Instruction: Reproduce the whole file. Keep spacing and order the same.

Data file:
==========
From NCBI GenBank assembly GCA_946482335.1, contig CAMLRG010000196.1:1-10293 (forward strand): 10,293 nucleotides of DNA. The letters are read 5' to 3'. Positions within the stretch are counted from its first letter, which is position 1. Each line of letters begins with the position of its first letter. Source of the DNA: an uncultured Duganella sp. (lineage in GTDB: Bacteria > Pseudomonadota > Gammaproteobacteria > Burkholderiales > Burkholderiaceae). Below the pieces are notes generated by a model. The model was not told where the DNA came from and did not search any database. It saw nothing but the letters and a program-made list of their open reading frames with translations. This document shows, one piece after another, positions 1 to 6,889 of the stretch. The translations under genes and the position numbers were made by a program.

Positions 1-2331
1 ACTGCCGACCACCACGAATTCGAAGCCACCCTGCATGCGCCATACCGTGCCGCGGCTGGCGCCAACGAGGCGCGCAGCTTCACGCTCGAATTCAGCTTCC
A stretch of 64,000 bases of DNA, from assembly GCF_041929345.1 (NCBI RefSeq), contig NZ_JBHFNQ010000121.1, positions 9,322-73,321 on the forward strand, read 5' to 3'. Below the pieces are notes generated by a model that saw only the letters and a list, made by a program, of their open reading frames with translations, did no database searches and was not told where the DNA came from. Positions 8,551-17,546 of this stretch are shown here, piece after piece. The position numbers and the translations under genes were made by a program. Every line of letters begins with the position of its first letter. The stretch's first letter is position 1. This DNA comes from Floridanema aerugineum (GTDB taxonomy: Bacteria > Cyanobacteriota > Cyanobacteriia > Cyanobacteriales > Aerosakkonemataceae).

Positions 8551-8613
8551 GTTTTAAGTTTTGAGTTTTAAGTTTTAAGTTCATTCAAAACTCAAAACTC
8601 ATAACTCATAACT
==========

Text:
From NCBI GenBank assembly GCA_946482335.1, contig CAMLRG010000196.1:1-10293 (forward strand): 10,293 nucleotides of DNA. The letters are read 5' to 3'. Positions within the stretch are counted from its first letter, which is position 1. Each line of letters begins with the position of its first letter. Source of the DNA: an uncultured Duganella sp. (lineage in GTDB: Bacteria > Pseudomonadota > Gammaproteobacteria > Burkholderiales > Burkholderiaceae). Below the pieces are notes generated by a model. The model was not told where the DNA came from and did not search any database. It saw nothing but the letters and a program-made list of their open reading frames with translations. This document shows, one piece after another, positions 1 to 6,889 of the stretch. The translations under genes and the position numbers were made by a program.

Positions 1-2331
1 ACTGCCGACCACCACGAATTCGAAGCCACCCTGCATGCGCCATACCGTGCCGCGGCTGGCGCCAACGAGGCGCGCAGCTTCACGCTCGAATTCAGCTTCC
A stretch of 64,000 bases of DNA, from assembly GCF_041929345.1 (NCBI RefSeq), contig NZ_JBHFNQ010000121.1, positions 9,322-73,321 on the forward strand, read 5' to 3'. Below the pieces are notes generated by a model that saw only the letters and a list, made by a program, of their open reading frames with translations, did no database searches and was not told where the DNA came from. Positions 8,551-17,546 of this stretch are shown here, piece after piece. The position numbers and the translations under genes were made by a program. Every line of letters begins with the position of its first letter. The stretch's first letter is position 1. This DNA comes from Floridanema aerugineum (GTDB taxonomy: Bacteria > Cyanobacteriota > Cyanobacteriia > Cyanobacteriales > Aerosakkonemataceae).

Positions 8551-8613
8551 GTTTTAAGTTTTGAGTTTTAAGTTTTAAGTTCATTCAAAACTCAAAACTC
8601 ATAACTCATAACT